Sports | Legends of laser tag

Examining laser tag as a sport

It is a warm night as I walk briskly along Ste. Catherine and step under the neon “Laser Quest” sign. Upon ascending a flight of stairs I am greeted by a scene that reminds me simultaneously of King Arthur’s Court and the arcade of every teenage boy’s dreams. I spend fifteen minutes trying to decide on the name of my new alter ego. This was a crucial decision: what would make me into a lean, mean, laser-tagging machine? Finally, I give up and choose one of those suggested: “Nouille.” Versatile, elongated, limp, nondescript… perfect.

I and the ten others of team “Touchdown” step into the “airlock chamber” where the marshal explains the Code of Honour to us: there will be no vulgar language, coverage of our sensors, physical contact, and we will all play hard but fair. As the rest of the group charges into the maze, I tentatively enter this new world. The maze is a five level labyrinth of walls, mirrors, ramps, grates, and holes all shrouded in a hazy fog. Despite my excellent form –  modeled after Hollywood secret agents – I find myself playing against my own terrible sense of direction for a good portion of the game, timidly walking around deserted areas of the maze. Although I only encounter team “Flush” a few times throughout the game, each occasion ends in confusion for me. Did I get tagged? Did I tag anyone? Was that actually an active member of the other team? When the game ends I am both dismayed that the game is already over and afraid to see the results. As expected I come in last place and apologize profusely to my teammates, all the while crying silent tears on the inside.

My laser tag experience is just one of many to be had. Andres Rodriguez, general manager of Laser Quest Montreal, explained to The Daily that the game never gets boring. Even if you play multiple times in the same arena, you can play a different game each time depending on your mood.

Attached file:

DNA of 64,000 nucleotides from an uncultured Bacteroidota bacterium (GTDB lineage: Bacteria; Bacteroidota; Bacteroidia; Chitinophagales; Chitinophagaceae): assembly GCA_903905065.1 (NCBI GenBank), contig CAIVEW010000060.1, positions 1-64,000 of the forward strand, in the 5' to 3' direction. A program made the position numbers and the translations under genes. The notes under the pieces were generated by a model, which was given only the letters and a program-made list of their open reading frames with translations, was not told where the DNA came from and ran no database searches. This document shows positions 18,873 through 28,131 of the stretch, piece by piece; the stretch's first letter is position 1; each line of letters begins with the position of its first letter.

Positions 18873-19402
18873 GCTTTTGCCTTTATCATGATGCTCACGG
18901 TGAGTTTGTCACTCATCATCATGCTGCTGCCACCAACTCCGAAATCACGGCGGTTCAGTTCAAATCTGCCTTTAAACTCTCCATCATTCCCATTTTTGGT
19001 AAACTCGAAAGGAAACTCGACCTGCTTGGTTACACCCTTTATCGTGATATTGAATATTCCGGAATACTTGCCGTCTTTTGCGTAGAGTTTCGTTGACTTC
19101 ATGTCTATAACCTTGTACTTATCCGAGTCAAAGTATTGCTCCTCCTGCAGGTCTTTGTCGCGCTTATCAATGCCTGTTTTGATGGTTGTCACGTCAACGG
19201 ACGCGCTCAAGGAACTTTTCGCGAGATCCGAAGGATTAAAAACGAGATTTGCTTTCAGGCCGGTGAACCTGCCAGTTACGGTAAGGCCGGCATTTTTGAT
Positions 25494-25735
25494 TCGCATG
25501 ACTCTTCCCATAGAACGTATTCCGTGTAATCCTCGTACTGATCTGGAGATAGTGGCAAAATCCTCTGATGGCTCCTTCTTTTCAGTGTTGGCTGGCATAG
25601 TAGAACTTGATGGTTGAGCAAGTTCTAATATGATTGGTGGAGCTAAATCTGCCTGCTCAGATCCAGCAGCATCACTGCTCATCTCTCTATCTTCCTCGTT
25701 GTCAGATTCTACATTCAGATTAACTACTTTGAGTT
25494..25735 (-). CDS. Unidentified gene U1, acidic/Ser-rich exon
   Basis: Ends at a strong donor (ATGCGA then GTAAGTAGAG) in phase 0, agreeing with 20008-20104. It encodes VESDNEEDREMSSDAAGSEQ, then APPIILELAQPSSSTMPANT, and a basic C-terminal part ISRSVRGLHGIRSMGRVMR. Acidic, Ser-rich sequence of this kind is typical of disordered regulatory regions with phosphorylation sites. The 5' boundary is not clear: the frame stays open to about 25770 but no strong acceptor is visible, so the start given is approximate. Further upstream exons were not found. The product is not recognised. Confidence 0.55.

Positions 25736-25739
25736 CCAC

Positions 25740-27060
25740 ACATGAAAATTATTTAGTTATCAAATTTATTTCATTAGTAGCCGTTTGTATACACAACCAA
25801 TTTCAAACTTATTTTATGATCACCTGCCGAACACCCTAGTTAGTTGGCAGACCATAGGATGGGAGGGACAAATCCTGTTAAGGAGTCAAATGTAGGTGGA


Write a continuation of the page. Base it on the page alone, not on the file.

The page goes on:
Additionally, there are several different game types, such as the team game I played, the more prevalent solo missions, “Queen Bee” – where teams must protect a certain player, and “Captain” missions where a certain player is able to heal others. Each game gives players a unique experience. Often, groups or companies will come in wanting to relieve stress or build better team work skills and these different game types cater to each group’s purpose, said Rodriguez. In addition, Rodriguez said that school groups will sometimes come in for workshops where they are able to closely examine the technology behind the lasers, maze construction, and other technical aspects of the game.

Taking into account the general public as well as these special groups, the overall age range for laser tag is between five and eighty-five. However, for a company situated in the midst of large population of young people and students, Rodriguez estimates that 60 per cent of Laser Quest’s clientele is under the age of thirty.

As a result of being open to such a wide range of people, Laser Quest inevitably receives a certain number of intoxicated clients. Rodriquez stresses that if he or other employees believe the Code of Honour will be violated, they will ask patrons to wait or refrain from playing. Ultimately, safety and fun for everyone come first.

Laser tag is not only a recreational activity to be enjoyed by all, but is also a competitive sport for some. In fact there are professional laser tag teams that will play weekly, even competing in regional, national, and international competitions.

Unlike traditional sports, however, laser tag invites an element of fantasy and creates an unconventional experience. Choosing a new name, entering a new realm, and playing a unique game all make laser tag an immersive experience for players from start to finish. For twenty minutes, I was not Jenny Lu, McGill student, but Nouille, world class master of hiding in vacant corners.

But this element of fantasy is not always met with approval, and many accuse laser tag of encouraging violence and evoking images of war. In response, Rodriguez asks us, “What shape is your hair dryer? What shape is a drill? They are shaped like guns but they are not guns.” He goes on to say that the Code of Honour ensures that the game is kept safe for everyone, and that packs can be shut down remotely if players are endangering others. He also says that at Laser Quest they make further efforts to dissociate laser tag from war connotations through word choices. Instead of “shooting” or “killing,” the terms “tagging” and “deactivating” are used, and names that involve death, war, or other words with potentially offensive connotations are forbidden. And while the nature of guns conjures thoughts of war and violence, they are ultimately just another piece of sporting equipment. Ice skates, baseball bats, fencing foils are all potentially deadly weapons, but when viewed in the context of their respective sports are and essential parts of the game.

Personally, though I will be retiring Nouille after her abysmal performance, I will not give up on laser tag entirely. Next time, a more intimidating name will definitely ensure my rightful place at the top of the scoreboard… or at least hopefully not at the bottom.


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